Nidus3D, based in Kingston, printed the very first 3D printed multi-family apartment building in Canada in August last year, which was a Leamington fourplex. The company also printed North America’s first 3D printed two-storied building, i.e. a house at Wolfe Island, in proximity to Kingston. The two ventures are comparatively narrower with the printable area of the concrete printer going till only 40 feet. Yet, there is an upcoming 3D printed development, namely a couple of big warehouse located near Kingston, which will become the country’s first such 3D printed buildings that have been allowed for commercial usage as well.
The warehouse project will be the launch of the nidus3D exclusive system for deploying wall sections printed on site that will be joined together by a crane, enabling the company to print out buildings which are bigger than the printing device itself. The company has also stated that these structures may be swiftly built, with the ground level of the house on Wolfe Island coming up within just two weeks, using lower materials and generating almost negligible waste for ensuring better insulated, airtight, sustainable, and energy-friendly structures.
Canada Mulls 3D Printing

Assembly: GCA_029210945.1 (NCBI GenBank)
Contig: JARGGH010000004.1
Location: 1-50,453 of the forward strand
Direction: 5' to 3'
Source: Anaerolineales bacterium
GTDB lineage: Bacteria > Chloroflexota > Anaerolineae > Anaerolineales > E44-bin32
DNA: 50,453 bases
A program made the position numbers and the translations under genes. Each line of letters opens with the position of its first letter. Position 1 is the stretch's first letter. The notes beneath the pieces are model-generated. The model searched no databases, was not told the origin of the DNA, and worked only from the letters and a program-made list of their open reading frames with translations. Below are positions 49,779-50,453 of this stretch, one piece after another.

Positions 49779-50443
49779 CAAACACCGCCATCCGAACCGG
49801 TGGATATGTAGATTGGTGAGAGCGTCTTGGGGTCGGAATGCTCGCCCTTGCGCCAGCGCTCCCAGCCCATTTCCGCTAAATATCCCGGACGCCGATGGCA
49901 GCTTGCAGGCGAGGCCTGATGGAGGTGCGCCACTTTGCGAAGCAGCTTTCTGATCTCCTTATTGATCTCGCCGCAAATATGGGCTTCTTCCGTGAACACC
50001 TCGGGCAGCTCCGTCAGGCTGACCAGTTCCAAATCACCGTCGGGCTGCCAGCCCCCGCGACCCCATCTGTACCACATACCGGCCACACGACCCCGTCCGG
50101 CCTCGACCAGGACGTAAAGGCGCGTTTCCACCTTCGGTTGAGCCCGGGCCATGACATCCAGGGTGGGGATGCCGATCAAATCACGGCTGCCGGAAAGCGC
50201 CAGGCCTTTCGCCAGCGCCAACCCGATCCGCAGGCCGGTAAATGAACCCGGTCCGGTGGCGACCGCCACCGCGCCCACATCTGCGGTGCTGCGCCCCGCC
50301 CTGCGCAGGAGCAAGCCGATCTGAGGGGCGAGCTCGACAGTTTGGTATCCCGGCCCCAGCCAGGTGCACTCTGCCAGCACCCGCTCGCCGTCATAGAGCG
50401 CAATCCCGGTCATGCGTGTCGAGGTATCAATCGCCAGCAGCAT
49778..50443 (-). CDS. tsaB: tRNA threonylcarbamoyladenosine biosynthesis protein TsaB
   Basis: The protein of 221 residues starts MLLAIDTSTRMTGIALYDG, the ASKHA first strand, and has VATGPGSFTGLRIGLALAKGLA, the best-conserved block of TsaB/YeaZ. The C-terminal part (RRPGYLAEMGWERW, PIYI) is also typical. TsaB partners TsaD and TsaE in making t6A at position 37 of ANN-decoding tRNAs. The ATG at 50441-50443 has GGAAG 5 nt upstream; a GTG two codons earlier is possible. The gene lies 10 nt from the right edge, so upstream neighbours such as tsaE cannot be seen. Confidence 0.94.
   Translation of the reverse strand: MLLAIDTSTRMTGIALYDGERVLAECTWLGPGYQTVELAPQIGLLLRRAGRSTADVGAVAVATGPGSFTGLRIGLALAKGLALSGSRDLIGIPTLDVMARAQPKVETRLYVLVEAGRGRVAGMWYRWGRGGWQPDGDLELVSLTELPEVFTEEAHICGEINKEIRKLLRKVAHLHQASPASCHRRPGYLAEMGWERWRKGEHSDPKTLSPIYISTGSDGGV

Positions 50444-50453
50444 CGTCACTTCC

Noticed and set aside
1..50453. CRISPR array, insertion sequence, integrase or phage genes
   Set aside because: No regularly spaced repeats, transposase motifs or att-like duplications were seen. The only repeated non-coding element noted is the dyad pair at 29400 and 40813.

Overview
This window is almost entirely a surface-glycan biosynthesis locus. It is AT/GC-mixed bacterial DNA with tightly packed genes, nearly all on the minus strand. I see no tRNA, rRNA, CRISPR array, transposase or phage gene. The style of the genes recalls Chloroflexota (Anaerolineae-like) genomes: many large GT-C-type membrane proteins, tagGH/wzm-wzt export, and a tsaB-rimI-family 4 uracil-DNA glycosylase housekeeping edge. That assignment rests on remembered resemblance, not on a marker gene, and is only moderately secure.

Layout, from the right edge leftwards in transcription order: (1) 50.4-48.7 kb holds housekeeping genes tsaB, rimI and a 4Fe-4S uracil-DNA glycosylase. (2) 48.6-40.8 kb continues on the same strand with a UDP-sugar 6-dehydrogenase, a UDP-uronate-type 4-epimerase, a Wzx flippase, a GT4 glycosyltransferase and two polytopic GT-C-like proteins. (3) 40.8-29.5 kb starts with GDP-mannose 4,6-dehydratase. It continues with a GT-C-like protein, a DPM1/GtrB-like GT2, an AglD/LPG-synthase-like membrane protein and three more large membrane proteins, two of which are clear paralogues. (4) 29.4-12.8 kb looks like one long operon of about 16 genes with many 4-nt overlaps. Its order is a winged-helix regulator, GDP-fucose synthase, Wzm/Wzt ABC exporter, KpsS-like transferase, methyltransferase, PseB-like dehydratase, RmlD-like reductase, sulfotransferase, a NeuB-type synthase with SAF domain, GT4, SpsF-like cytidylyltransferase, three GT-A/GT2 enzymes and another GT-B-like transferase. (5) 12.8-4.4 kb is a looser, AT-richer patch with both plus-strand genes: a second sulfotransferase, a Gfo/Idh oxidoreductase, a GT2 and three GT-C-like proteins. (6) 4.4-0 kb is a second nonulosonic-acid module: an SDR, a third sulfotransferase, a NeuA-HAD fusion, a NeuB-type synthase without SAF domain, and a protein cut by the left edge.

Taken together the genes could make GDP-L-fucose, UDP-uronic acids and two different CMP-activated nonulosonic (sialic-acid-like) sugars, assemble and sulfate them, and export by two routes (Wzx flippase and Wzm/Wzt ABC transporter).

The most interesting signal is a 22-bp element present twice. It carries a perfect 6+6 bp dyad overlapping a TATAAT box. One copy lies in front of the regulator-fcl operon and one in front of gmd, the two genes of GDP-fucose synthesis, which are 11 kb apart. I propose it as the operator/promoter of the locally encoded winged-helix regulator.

The current housing costs are still like conventional masonry-built units, although it will steadily become even more reasonable with more printers anticipated to become available in Vancouver and Toronto by the next year. A drop in costs could see Canada pinning its hopes on 3D printing as the solution towards finally ensuring affordable housing for everyone. It will also solve the crisis spiraling from the shortage of labor. The construction sector in the country currently witnesses sky-high rates of vacancies and these new solutions could be a long-term fix for balancing out the same. B.C. and Ontario also require more affordable housing among other provinces, for tackling this end of the market crisis. Canada requires scaling up the home figures to 3.5 million units from 2.3 million units by 2030 to meet demand.
nidus3D also feels that 3D printing will ultimately make the procedure simpler, while automating it as well. Eventually, the company envisions a scenario where the printer can be operated by only a couple of people. Global real estate is steadily embracing 3D printed structures, with China having already built the tallest 3D printed building in the world, which is a five-storied apartment structure. Dubai already has the biggest one in the world, which is a municipal building covering 6,900 square feet. SQ4D, a construction company, also sold the first 3D printed home in the USA last year for US$299,000 at Riverhead, New York.
USA construction firm Icon is also leading a 3D printed community of 100 homes at Texas that has been designed by the Bjarke Ingels Group. The partners have already received a NASA contract of US$57 million in December for building a 3D printed and habitable lunar base on the surface of the moon. Some experts feel that prefabricated structures could be a bigger innovation in recent years with 3D printing expected to take a few years to find its feet in the global housing market.